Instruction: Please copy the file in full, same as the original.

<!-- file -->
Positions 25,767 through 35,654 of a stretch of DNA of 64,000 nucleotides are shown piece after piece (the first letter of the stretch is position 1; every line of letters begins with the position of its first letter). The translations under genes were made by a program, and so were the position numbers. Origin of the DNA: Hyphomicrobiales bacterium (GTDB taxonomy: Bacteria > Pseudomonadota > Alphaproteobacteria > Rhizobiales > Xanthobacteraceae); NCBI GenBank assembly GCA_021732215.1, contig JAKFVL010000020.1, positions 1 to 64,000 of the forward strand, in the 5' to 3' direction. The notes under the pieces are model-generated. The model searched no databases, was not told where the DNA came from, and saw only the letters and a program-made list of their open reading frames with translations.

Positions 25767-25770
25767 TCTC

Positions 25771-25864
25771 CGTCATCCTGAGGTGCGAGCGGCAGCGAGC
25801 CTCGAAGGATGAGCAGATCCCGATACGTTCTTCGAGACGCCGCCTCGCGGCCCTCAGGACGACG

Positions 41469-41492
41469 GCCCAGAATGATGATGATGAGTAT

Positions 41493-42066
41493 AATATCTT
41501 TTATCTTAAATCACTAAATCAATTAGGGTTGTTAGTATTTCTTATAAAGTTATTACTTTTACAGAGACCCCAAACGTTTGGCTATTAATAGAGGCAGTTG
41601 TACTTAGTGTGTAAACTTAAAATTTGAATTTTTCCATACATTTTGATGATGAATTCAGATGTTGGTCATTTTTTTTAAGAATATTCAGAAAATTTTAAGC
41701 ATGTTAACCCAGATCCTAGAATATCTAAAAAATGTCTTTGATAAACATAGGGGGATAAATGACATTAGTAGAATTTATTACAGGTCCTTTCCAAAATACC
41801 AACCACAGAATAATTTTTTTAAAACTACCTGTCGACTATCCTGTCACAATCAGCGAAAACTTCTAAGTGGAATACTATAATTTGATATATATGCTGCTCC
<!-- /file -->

Positions 25,767 through 35,654 of a stretch of DNA of 64,000 nucleotides are shown piece after piece (the first letter of the stretch is position 1; every line of letters begins with the position of its first letter). The translations under genes were made by a program, and so were the position numbers. Origin of the DNA: Hyphomicrobiales bacterium (GTDB taxonomy: Bacteria > Pseudomonadota > Alphaproteobacteria > Rhizobiales > Xanthobacteraceae); NCBI GenBank assembly GCA_021732215.1, contig JAKFVL010000020.1, positions 1 to 64,000 of the forward strand, in the 5' to 3' direction. The notes under the pieces are model-generated. The model searched no databases, was not told where the DNA came from, and saw only the letters and a program-made list of their open reading frames with translations.

Positions 25767-25770
25767 TCTC

Positions 25771-25864
25771 CGTCATCCTGAGGTGCGAGCGGCAGCGAGC
25801 CTCGAAGGATGAGCAGATCCCGATACGTTCTTCGAGACGCCGCCTCGCGGCCCTCAGGACGACG

Positions 41469-41492
41469 GCCCAGAATGATGATGATGAGTAT

Positions 41493-42066
41493 AATATCTT
41501 TTATCTTAAATCACTAAATCAATTAGGGTTGTTAGTATTTCTTATAAAGTTATTACTTTTACAGAGACCCCAAACGTTTGGCTATTAATAGAGGCAGTTG
41601 TACTTAGTGTGTAAACTTAAAATTTGAATTTTTCCATACATTTTGATGATGAATTCAGATGTTGGTCATTTTTTTTAAGAATATTCAGAAAATTTTAAGC
41701 ATGTTAACCCAGATCCTAGAATATCTAAAAAATGTCTTTGATAAACATAGGGGGATAAATGACATTAGTAGAATTTATTACAGGTCCTTTCCAAAATACC
41801 AACCACAGAATAATTTTTTTAAAACTACCTGTCGACTATCCTGTCACAATCAGCGAAAACTTCTAAGTGGAATACTATAATTTGATATATATGCTGCTCC